-- Assistance with transferring class sections;
--Temporary withdrawal;
-- Assistance with alternative course completion options;
--Other accommodations for safety as necessary.

What should I do about preserving evidence of a sexual assault?
Police are in the best position to secure evidence of a crime. Physical evidence of a criminal sexual assault must be collected from the alleged victim’s person within 120 hours, though evidence can often be obtained from towels, sheets, clothes, etc. for much longer periods of time. If you believe you have been a victim of a criminal sexual assault, you should go to the Hospital Emergency Room, before washing yourself or your clothing. The Sexual Assault Nurse Examiner (a specially trained nurse) at the hospital is usually on call 24 hours a day, 7 days a week (call the Emergency Room if you first want to speak to the nurse; ER will refer you). A victim advocate from the institution can also accompany you to Hospital and law enforcement or Security can provide transportation. If a victim goes to the hospital, local police will be called, but s/he is not obligated to talk to the police or to pursue prosecution. Having the evidence collected in this manner will help to keep all options available to a victim, but will not obligate him or her to any course of action. Collecting evidence can assist the authorities in pursuing criminal charges, should the victim decide later to exercise it.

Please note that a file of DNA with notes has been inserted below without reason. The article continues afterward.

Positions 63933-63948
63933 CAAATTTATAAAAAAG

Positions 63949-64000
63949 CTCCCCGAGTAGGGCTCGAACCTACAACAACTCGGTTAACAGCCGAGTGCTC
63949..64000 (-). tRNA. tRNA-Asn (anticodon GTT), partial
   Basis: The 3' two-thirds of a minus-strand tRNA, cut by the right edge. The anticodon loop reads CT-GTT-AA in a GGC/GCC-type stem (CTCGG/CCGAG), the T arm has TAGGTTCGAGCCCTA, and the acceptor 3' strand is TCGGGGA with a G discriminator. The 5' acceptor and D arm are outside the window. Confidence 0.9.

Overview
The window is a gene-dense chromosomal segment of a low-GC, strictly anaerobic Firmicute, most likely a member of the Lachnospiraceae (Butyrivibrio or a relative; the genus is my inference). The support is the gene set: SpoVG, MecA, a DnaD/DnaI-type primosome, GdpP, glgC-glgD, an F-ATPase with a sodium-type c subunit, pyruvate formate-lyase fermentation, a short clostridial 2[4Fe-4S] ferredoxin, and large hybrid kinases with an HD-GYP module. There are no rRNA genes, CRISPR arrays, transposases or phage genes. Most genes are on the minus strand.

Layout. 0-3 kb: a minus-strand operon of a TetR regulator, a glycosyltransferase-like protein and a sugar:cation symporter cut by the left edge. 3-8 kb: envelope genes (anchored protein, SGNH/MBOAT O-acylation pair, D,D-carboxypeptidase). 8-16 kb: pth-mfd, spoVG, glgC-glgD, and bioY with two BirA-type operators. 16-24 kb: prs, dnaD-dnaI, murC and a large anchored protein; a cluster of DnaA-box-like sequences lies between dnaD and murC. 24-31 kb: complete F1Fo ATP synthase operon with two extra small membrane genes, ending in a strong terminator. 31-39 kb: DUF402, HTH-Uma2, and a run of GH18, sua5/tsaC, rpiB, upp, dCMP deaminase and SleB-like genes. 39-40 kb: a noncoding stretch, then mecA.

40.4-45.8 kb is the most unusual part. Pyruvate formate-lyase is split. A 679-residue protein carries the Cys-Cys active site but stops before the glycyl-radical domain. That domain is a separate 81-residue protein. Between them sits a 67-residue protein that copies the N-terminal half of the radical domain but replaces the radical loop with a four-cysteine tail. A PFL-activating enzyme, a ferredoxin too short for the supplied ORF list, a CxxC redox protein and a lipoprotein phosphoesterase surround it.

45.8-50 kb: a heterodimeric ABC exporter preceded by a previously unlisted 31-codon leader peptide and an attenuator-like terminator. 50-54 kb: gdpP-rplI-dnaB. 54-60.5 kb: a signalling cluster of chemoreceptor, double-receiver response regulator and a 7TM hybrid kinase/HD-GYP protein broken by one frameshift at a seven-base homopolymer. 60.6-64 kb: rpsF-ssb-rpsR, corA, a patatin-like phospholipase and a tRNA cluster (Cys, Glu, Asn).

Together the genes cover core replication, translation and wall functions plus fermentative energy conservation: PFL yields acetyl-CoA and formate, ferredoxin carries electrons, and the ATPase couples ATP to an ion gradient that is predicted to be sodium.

For the Victim: the hospital staff will collect evidence, check for injuries, address pregnancy concerns and address the possibility of exposure to sexually transmitted infections. If you have changed clothing since the assault, bring the clothing you had on at the time of the assault with you to the hospital in a clean, sanitary container such as a clean paper grocery bag or wrapped in a clean sheet (plastic containers do not breathe, and may render evidence useless). If you have not changed clothes, bring a change of clothes with you to the hospital, if possible, as they will likely keep the clothes you are wearing as evidence. You can take a support person with you to the hospital, and they can accompany you through the exam, if you want. Do not disturb the crime scene—leave all sheets, towels, etc. that may bear evidence for the police to collect.

Can the college discipline a student for sexual misconduct even if the student is not convicted in a court of law?